AS the deadline to respond to the 2020 Census approaches on Wednesday, September 30, Filipino American community leaders are making a final push to ensure that Fil-Ams are all counted across California.
Census partnership specialists and community-based organizations are staking out in front of supermarkets and other high foot traffic locations to remind members to fill out the nine-question survey, which should take no more than 10 minutes to complete.
The decennial enumeration — which can be done by phone (844-330-2020 for English), online (my2020census.gov), or mail — counts where individuals live as of April 1, 2020.
That includes young children and infants, roommates, and family members or friends staying at the household, even if temporarily. In addition to English and Spanish, completing the census online or by phone can be done in 11 other languages, including Tagalog (844-478-2020).
Heading into the final week of September, 68.6% of households in California have self-responded to the census questionnaire. Meanwhile, 63.9% of households in Los Angeles County have completed theirs, according to the 2020 Census response map.
By the end of August, 69.6% of Tagalog-speaking households in the county have filled out their surveys, above the total county’s average, as previously reported by the Asian Journal.
Among the last-ditch efforts has been the week-long California Gold Coast Census Caravan, beginning in San Diego and ending in Sacramento at the end of the week.
Along the way, organizers are stopping in cities and neighborhoods with sizable Fil-Am populations, such as Carson, Artesia, Historic Filipinotown in Los Angeles and Delano, and are talking to individuals about what resources the census results bring to their communities.
A common misconception that has prevented some individuals from answering is that the survey only applies to homeowners, but one of the questions asks whether the home is owned, rented, or occupied without payment or rent.
“There’s a misunderstanding of people thinking that if they’re not the homeowner or the head of the household, then they don’t have to do the census. But no, it’s absolutely for anyone to fill out,” Ivy Daulo, partnership specialist for the Census Bureau in the LA region, told the Asian Journal.
The results guide how over $675 billion in federal funding will be allocated to states annually. This year alone, the spread of COVID-19 and raging wildfires across California have underscored the need for communities to get these critical resources.
“The data that’s gathered by the Census Bureau is not only helpful with future emergencies, but definitely with recovery efforts, such as what is going on with COVID-19 and the wildfires,” Daulo said. “When we know how to service the community, they are able to tailor their efforts to the people, the homes, and also the businesses in each of those affected areas.”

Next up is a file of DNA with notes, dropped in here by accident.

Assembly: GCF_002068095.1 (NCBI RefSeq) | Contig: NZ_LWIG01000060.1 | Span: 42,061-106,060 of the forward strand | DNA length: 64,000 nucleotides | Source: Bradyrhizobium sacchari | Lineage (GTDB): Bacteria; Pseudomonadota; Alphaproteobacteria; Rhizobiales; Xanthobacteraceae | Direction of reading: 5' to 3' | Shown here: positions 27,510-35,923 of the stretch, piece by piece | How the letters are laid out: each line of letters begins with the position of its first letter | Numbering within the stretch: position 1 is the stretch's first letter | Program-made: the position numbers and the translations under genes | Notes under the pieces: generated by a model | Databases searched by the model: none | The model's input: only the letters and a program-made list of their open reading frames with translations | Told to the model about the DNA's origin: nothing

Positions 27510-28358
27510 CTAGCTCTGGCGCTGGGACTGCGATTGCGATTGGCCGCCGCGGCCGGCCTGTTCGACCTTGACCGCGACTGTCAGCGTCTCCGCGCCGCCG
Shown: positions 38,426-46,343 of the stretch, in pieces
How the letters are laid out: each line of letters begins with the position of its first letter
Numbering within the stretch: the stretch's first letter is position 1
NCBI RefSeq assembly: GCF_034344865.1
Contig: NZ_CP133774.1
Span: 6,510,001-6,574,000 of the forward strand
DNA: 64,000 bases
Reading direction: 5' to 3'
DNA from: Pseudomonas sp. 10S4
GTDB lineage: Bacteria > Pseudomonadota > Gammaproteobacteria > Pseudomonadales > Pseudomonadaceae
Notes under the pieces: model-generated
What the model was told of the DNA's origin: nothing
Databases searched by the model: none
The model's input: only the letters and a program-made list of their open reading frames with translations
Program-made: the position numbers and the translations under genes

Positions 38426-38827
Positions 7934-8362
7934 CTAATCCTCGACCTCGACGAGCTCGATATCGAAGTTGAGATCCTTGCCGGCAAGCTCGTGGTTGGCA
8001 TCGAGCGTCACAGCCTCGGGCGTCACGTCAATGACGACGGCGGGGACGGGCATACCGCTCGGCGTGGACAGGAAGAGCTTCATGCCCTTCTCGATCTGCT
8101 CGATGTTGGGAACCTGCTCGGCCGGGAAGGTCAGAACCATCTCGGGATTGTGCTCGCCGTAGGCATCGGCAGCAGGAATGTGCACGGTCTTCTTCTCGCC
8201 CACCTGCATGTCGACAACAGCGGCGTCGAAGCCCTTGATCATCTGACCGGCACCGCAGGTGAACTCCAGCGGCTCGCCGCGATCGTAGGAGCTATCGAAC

States lose approximately $1,000 per person each year for the 10 next years for those who are missed in the count.
“We should be getting our fair share of resources and that doesn’t happen when we are hidden and we are not counted…We need to make sure our voices are heard on issues that matter to us, and get the education that we need for our youth and the supportive services like after-school activities,” said Aquilina Soriano Versoza, executive director of the Pilipino Workers Center in Historic Filipinotown, which was a caravan stop on Monday, September 21.
Following the deadline, the U.S. Census Bureau in December will deliver the apportionment counts to the president and Congress as required by law. Each state will receive the results by March 31, 2021 as they determine how many representatives states get in Congress and are used to redraw legislative districts based on population changes.
Officials and organizations remind community members that the census does not ask for citizenship status, financial income or social security number. The information collected will also not be shared with other government agencies.
“Another big barrier is just people not knowing that it is completely confidential. All information that is provided to the Census Bureau is protected under Title 13. All of our census staffers out in the field, whether they’re knocking on doors or on-site in front of supermarkets, take an oath to protect that information,” said Daulo.
According to the Census Bureau’s American Community Survey (ACS) in 2018, 4,037,564 Filipinos are estimated to be living in the country, compared to the 2010 Census, which counted 3.4 million Filipinos.
The five states with the largest Filipino populations include: California (1,651,933), Hawaii (367,364), Texas (194,427), Washington (178,300), and Nevada (169,462), according to the 2018 data.
Even if Fil-Ams have responded, Daulo said they can do their part in the last week by reaching out to friends and family to ask if they’ve completed their forms. Census enumerators are continuing to survey non-responsive households door-to-door each day of the week, and carry an official census bag and ID badge.
“Time is running out and let your friends and family know that if census workers come to their door, make sure they cooperate and know that the takers are there to help them respond,” Daulo said.